Discussion on local government reform bills continued Thursday with stakeholders urged to be sensible about their demands and focus on the big picture, which is the need for reforms.
The House interior committee discussed the bills in the presence of local government representatives, with the goal of wrapping up consultations by the end of November.
Head of the committee, Akel MP Aristos Damianou, said after the meeting it was necessary to implement the reforms as the existing, outdated system does not serve people and needs to be modernised.
“It is well-known there are few but important issues that are open and we will focus also on these,” he said.
Damianou called on all stakeholders to consider the weight of their responsibility, saying that they cannot fit every demand, into a reform package. “We need to see the big picture and the big picture is that we need reform,” he added.
He said the committee will continue discussion on the bills next week, building on what has already been agreed on while they have also decided to make the sessions longer.
Disy MP Nicos Sykas pointed out that the local government reform is linked with funds Cyprus stands to receive from the EU’s Recovery and Resilience Facility. To achieve this, the reform needs to be implemented by May 2024.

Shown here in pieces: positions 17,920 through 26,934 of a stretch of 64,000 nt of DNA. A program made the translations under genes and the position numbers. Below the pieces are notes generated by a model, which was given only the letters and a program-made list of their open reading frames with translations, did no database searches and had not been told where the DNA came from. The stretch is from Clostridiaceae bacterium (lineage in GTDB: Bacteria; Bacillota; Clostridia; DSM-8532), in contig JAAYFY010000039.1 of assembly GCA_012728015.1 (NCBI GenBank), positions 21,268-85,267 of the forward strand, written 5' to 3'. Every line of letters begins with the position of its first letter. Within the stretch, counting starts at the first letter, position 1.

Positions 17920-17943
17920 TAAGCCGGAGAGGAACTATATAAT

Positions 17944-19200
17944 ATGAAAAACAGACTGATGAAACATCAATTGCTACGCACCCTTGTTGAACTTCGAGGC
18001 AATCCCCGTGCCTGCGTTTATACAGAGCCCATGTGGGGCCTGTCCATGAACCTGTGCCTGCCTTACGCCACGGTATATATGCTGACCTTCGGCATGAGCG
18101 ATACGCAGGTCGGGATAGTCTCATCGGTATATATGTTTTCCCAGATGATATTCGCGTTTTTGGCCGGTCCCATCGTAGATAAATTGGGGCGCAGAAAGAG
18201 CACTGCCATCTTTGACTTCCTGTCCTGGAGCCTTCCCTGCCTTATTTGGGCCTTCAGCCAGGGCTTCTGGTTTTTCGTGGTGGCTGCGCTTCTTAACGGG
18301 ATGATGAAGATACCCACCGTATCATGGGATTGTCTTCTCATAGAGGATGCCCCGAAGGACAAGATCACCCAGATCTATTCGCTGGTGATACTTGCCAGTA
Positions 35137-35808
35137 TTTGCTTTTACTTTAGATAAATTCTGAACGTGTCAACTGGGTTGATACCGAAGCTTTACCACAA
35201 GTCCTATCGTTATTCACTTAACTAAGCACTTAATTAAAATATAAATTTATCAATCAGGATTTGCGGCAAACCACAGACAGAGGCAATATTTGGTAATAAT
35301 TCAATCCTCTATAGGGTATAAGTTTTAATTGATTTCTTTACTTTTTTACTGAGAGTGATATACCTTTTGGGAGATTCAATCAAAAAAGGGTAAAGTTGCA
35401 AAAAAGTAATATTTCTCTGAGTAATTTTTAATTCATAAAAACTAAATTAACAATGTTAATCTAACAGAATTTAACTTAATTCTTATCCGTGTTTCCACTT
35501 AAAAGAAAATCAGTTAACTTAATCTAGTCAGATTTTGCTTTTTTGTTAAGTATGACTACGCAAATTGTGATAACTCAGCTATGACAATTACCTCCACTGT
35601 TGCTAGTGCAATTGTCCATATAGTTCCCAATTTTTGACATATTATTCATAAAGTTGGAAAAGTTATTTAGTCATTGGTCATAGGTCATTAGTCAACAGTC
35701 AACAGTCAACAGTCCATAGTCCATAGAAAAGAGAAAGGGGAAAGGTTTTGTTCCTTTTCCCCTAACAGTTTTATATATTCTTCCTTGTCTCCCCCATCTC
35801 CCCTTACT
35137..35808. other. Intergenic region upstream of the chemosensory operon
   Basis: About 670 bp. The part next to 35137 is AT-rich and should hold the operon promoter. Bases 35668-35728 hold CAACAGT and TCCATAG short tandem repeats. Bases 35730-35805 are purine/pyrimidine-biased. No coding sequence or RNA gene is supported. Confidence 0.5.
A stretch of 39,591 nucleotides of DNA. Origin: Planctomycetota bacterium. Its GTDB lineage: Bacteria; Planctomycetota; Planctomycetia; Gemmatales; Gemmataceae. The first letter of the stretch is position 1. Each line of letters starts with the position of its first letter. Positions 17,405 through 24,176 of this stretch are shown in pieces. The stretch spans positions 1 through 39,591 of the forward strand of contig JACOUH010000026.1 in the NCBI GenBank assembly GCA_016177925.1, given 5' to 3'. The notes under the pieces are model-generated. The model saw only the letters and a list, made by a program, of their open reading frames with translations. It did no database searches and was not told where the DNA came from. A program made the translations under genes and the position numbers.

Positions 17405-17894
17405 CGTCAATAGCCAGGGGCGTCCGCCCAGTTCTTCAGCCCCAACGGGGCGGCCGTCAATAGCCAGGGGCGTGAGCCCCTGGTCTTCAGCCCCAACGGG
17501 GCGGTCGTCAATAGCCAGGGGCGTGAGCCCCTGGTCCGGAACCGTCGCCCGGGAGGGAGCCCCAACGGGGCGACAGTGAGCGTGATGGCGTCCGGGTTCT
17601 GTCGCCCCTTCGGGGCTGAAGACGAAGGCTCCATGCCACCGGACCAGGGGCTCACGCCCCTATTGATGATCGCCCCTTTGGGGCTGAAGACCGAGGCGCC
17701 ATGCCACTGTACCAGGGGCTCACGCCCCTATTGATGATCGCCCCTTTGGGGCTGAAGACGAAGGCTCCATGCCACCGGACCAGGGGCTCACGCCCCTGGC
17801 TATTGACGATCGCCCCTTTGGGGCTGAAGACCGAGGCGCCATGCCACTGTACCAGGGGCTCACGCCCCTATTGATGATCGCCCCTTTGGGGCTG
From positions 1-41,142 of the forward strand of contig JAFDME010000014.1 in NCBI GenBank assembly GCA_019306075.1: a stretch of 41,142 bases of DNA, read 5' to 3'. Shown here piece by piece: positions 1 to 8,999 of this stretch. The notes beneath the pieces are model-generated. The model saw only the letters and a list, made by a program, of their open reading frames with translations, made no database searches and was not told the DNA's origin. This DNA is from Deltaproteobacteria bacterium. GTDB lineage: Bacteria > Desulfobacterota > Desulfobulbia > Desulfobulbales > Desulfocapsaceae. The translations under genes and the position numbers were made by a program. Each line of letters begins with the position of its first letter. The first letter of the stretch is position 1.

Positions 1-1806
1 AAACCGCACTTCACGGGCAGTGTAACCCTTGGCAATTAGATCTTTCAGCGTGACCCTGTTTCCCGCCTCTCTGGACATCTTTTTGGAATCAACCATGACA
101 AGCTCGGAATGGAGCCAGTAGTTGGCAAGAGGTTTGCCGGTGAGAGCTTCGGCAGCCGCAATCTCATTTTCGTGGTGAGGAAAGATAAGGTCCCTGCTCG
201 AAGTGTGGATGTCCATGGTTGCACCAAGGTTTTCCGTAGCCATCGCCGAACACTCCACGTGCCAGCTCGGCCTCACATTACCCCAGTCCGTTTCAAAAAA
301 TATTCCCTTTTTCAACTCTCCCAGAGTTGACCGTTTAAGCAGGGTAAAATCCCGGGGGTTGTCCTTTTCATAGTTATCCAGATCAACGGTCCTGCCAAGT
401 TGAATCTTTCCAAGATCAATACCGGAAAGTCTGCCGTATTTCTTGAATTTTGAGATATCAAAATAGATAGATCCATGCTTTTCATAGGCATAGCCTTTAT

“The reform is an insurmountable but also a national and social need,” Sykas said.
Edek MP Costis Efstathiou stated that his party’s position was to have the smallest number of municipalities possible. He also said Edek was in favour of the administrative and financial autonomy of the municipalities but also of residents’ representation in the various councils, municipal or district councils.
For Dipa MP Marinos Mousiouttas “fewer municipalities mean better quality of life for their residents”. He said his party was ready to submit proposals so that consensus could be reached for the reform to be passed by the House plenum but that they were also ready to make concessions if necessary to get things moving.
The reform that provides for sweeping changes in local authority operation, including cutting the number of municipalities from 30 to 17 and fusing hundreds of communities, has been discussed for around a decade. The stated aim of the reform drive is to achieve economies of scale and lower the cost of services, but several key issues have emerged throughout the process, such as some municipalities not wishing to merge and instead proposing their own plans.
Last month, the House plenum voted for the postponement of local government elections that would have taken place in December, pending the reform. Postponement of the elections means that existing municipal and community councils will continue serving their terms until May 2024.
To qualify for disbursements from the Recovery and Resilience Facility, Cyprus must by the end of 2021 pass reform legislation in three areas – one being local government. The other two are public administration reform and justice.